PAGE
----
Plan A for the proposed Ford Center upgrade is a Tuesday vote to extend Oklahoma City’s 1-cent MAPS for Kids sales tax for a year to fund major improvements and another three months to build a practice facility for a professional basketball team, raising about $120 million.
If the Big League City sales tax fails, could an alternative funding plan for an updated Ford Center quickly be resubmitted to voters for approval before the NBA owners’ meeting in April? That would leave hope unscathed for an NBA team in Oklahoma City.
Let’s call it Plan B: a $100 million bond issue offered by the city of Oklahoma City to rebuild the arena, retired over a decade or so by assessing a $5 supplemental per-seat charge and annual luxury box fees for all Ford Center events ” not only NBA games ” and renegotiating naming rights to the arena.
Some quick, back-of-the-envelope calculations: 10 years of sold-out NBA games (7 million seats) and 10 years of other Ford Center events (10 million seats) raise $85 million. A decade of luxury box surcharges might bring in $15 million, and, importantly, renegotiated arena naming rights could add at least another $25 million, totaling $125 million, which includes interest on the bonds.
Fuzzy math, maybe, but you get the gist, and those who attend Ford Center events likely won’t notice a $5 ticket surcharge (about the cost of an order of nachos with lukewarm cheese-like sauce).
Arena naming rights could be a substantial component of the funding. In 2002, Oklahoma Ford Dealers agreed to pay $5.3 million for 10 years, with a five-year extension option for an additional $2.8 million. By contrast, Sprint Corp. in 2004 agreed to pay $62.5 million for arena naming rights in Kansas City, Mo., with no NBA team.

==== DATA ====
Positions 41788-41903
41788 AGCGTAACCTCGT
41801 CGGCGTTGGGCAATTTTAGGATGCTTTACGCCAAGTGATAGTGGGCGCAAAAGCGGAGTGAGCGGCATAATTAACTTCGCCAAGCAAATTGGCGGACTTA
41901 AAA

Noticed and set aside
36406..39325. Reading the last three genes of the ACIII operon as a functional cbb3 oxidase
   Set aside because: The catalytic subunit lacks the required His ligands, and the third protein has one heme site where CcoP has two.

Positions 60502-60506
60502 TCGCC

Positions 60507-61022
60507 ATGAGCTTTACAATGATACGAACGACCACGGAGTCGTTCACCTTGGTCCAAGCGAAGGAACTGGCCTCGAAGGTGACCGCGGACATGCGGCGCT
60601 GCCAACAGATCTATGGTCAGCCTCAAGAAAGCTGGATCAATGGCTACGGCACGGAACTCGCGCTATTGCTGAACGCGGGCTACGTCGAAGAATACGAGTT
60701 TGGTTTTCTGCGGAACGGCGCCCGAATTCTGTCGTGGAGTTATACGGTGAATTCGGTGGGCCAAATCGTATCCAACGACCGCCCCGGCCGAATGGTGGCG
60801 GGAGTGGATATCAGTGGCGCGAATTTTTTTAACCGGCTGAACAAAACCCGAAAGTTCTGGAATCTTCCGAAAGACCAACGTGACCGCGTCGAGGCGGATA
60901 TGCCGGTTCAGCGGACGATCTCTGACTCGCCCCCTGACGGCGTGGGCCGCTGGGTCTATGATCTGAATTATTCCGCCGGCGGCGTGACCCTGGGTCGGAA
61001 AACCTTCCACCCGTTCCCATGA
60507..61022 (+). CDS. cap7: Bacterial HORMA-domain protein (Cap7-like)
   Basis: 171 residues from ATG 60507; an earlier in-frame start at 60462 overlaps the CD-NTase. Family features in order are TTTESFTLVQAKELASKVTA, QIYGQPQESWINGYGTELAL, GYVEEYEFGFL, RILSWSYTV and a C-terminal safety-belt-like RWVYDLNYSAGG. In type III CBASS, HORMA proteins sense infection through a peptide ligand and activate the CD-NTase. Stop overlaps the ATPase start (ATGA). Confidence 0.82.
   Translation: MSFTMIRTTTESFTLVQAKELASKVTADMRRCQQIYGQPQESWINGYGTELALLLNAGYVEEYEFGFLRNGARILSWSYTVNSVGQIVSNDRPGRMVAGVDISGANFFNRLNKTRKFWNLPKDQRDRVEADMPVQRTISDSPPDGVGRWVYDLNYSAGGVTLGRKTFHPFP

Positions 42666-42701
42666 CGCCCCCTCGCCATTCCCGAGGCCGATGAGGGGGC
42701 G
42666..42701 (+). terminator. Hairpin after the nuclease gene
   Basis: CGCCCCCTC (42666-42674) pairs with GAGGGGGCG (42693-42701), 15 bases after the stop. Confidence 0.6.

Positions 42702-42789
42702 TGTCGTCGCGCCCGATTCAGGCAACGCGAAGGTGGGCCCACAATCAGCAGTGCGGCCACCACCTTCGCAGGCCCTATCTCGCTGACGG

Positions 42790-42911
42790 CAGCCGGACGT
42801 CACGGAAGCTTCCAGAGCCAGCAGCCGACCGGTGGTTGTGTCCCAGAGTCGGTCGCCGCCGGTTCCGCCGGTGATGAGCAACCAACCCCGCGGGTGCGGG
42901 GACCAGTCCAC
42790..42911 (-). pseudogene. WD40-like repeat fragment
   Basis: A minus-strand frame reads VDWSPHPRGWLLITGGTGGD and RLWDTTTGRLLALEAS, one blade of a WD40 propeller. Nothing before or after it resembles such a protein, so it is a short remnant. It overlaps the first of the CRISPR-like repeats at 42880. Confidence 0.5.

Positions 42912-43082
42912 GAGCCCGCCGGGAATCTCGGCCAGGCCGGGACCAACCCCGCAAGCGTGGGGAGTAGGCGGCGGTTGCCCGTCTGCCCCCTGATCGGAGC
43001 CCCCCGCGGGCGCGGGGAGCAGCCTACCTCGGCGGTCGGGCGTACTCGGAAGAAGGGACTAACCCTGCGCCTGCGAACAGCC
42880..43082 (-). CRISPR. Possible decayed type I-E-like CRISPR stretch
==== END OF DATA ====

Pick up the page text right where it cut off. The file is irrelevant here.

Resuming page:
If $25 million or more for new naming rights for a twice-better arena is too rich for Oklahoma Ford Dealers, buy them out and rebid the rights, perhaps including multiple naming variations. (How about the “Chesapeake Arena,” in the “Express Coliseum” at the “Devon Center?”)
Could there be a Plan B for the Ford Center? If next week’s sales-tax extension fails, sharper math for a Plan B can be crunched quickly enough.
And, if the sales tax is turned down, but not enough time remains to develop and approve Plan B before the NBA vote, team owners of the Seattle SuperSonics still could request to make the move to Oklahoma City based on our assurances, one way or another, that “if you come, we will build it.”
For two (from all accounts very profitable) seasons, George Shinn was delighted to have his New Orleans Hornets in Oklahoma City playing in the Ford Center as is, and we demonstrated Oklahoma City is ready for big-league professional sports.
In any event, Tuesday’s vote should not be a question of whether we want to be a Big League City ” as we already have proved ” but of how to fund it.
So, if a sales-tax extension doesn’t fly, let’s get going on Plan B, or Plan C, or something, because an Oklahoma City with great concerts and great events at a downtown jewel anchoring the city’s ambitious Core to Shore development plans ” and an NBA team ” would be priceless.
Hazelton is a wealth manager living in northwest Oklahoma City.